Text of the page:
When under sail, one of the most important important control mechanisms we have to help trim the mainsail is the vang or kicking strap (kicker).
We tend to call a line/pulley based mechanism a kicker or kicking strap and a rod or hydraulic system a vang, but the names tend to be fairly interchangeable in the sailing world, even amongst crew on the same boat!
To understand the purpose of the vang, we’ll first look at the way we adjust the mainsail. The most common trim options used by most sailors are the main sheet and the traveller. Both will adjust the angle of attack, but the main sheet is also used to change the shape of the sail. Easing the main sheet allows the boom to be let out (changing the angle of attack) and also allows it to rise in the process, thus inducing twist at the leech.
When sailing ‘off the wind’ (in other words, deeper than a beam reach), we might wish to ease the main sheet in order to ease out the sail and better present it to the wind, but if we did this without applying any vang we would see that the boom would rise and induce a huge amount of twist in the sail, depowering it.
To stop this happening, as we ease the main sheet we make sure to keep the vang firmly tight. This has the effect of keeping the boom down and retaining leach tension as the boom is eased out.
It’s important to be aware that if the vang is on too tight, for example if you’ve been beating to windward, as you bear away you should make sure to adjust the vang as necessary to avoid over tensioning the vang. There can be a lot of loads involved here and not monitoring and adjusting can cause breakages.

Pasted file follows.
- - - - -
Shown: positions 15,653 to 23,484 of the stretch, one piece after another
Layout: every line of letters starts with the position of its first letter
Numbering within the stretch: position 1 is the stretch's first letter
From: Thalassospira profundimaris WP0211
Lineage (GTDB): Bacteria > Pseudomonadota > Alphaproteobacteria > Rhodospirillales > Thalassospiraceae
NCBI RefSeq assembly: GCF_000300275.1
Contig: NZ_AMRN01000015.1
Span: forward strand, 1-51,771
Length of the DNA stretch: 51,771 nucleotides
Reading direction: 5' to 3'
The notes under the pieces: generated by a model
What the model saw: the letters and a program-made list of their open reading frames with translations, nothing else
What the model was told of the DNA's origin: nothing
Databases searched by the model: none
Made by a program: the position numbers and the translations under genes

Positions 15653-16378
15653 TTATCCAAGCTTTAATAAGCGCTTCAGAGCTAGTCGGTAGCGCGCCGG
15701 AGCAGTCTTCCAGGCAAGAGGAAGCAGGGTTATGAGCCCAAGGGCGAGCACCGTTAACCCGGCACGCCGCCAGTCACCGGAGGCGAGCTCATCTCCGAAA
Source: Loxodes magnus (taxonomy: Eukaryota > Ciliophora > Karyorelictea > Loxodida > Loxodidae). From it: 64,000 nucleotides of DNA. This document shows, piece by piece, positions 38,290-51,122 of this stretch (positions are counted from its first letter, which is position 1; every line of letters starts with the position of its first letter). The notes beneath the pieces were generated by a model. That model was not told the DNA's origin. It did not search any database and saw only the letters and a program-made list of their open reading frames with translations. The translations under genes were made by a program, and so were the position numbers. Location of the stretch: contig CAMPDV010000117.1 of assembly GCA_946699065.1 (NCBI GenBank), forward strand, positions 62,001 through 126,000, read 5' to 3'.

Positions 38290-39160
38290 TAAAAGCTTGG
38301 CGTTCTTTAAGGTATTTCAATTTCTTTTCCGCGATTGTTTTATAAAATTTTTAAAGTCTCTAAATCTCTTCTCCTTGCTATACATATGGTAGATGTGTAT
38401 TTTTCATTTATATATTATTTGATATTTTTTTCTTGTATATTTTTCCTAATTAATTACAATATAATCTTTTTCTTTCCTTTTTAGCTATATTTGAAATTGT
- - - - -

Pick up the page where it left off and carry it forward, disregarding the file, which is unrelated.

It’s also worth remembering that when there is significant tension on the vang, releasing it if it is running through a jammer or clutch will not be an easy process. If the weight of the vang is on a jammer, you’re going to need to transfer load to the winch first, using a winch handle.
Given that the primary reason you would want to release the vang is in order to quickly depower the mainsail, it would always be prudent to have the weight of the vang on a winch with the jammer open when sailing on a reach or deeper. Many skippers will position a crew member near the vang in such conditions on ‘vang watch’. This allows for a swift dumping of the vang in the event of a broach or round up if the helm turns to far upwind when the yacht is carrying too much sail area for that point of sail.
When sailing upwind, the vang should be ‘snugged up’ by hand and if the boat is being raced and is close to being overpowered, the vang should, once more, be kept on a winch with a crew member ready to ‘dump it’ if necessary.
Releasing the vang or tensioning up an adjustable backstay will each have a significant effect on the yacht’s handling and boat speed and will depower the sail plan, especially the mainsail.
When you are adjusting the height of the boom, for example whilst reefing, easing the vang is an important part of the process. Failing to do so will inhibit your ability to depower the main during the reefing process and will also stop the boom from rising, as it will naturally as the reefing line is tensioned.